The video plays over a pulsing orchestral score, and appears to be composed almost entirely of generic stock footage and old news clips, including images of Trump and Kim smiling.
SINGAPORE - When United States President Donald Trump sat down to make the case for peace to North Korea&39;s leader Kim Jong Un on Tuesday, he rolled out what amounted to a movie trailer starring the two leaders.
Trump said he urged Kim and other North Korean officials to watch a four-minute video produced ahead of the summit in Singapore. Trump said Kim and other senior members of the North Korean delegation huddled around an iPad to watch the video, which appeared to draw more from the hype of Hollywood than the careful language of diplomacy.
"I think he loved it," Trump said, referring to Kim, adding that he gave the North Koreans their own copy.
Kim&39;s late father and predecessor, Kim Jong Il, was a noted Hollywood film buff, with a special affection for director Steven Spielberg and actress Elizabeth Taylor and an extensive video library to match, according to defectors and intelligence agencies.
White House officials also arranged for Tuesday&39;s video to be played for reporters gathered for Trump&39;s news conference.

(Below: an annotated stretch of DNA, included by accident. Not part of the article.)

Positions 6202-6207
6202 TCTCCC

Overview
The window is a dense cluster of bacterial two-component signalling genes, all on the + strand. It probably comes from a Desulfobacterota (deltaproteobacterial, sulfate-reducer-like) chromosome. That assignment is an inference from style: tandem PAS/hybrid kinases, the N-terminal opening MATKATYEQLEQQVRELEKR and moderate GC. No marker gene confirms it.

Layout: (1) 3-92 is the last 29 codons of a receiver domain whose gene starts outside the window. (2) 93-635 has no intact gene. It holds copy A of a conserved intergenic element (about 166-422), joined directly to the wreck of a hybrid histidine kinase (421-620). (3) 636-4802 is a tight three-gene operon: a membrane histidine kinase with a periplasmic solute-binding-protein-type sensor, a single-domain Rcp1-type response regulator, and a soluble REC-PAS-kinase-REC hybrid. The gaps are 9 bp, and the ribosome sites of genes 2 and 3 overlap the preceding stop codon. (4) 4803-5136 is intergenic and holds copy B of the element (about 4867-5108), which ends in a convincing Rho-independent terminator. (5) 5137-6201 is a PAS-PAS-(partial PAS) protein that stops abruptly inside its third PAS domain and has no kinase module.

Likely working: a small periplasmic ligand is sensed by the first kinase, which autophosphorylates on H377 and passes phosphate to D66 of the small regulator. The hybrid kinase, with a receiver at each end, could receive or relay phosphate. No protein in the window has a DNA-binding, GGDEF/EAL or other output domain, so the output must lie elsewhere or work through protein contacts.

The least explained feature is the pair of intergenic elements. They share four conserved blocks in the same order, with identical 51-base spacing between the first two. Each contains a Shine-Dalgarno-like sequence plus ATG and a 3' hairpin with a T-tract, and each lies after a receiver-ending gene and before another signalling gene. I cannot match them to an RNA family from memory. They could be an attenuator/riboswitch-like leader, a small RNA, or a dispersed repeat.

Trump and Kim reached a broad agreement that North Korea would move toward denuclearising the Korean peninsula, while the United States committed to providing security guarantees and suspending military exercises with long-time ally South Korea.
The video plays over a pulsing orchestral score, and appears to be composed almost entirely of generic stock footage and old news clips, including images of Trump and Kim smiling. Both an English- and Korean-language version were made, with the narrator in the latter having a South Korean accent.
At one point, it features a montage with babies and car factories, suggesting what a more prosperous future for North Korea could look like if it agreed to give up its nuclear arsenal. To illustrate the point, ballistic missiles are shown in reverse motion, pulling back into their launch silos.
"The past doesn&39;t have to be the future," a narrator says as the video showed the demilitarised zone that has separated North and South Korea since the end of the Korean War in 1953.
Then later, the narrator says, "a new world can begin today," as an animated sequence suggests what the impoverished North Korea could look like from space if it was as brightly lit up at night as the far more prosperous South Korea.
At times, the video appeared to address Kim directly, suggesting he could make a choice that would open North Korea to new investment and step into a starring role in a moment in history with Trump.
"Featuring President Donald Trump and Chairman Kim Jong Un, in a meeting to remake history, to shine in the sun," the narrator says. "One moment. One choice. What if?"
The credit on the video said it was produced by Destiny Pictures. Representatives for a production company with that name based in Los Angeles did not respond to requests for comment. The White House did not immediately respond to questions about the film&39;s production.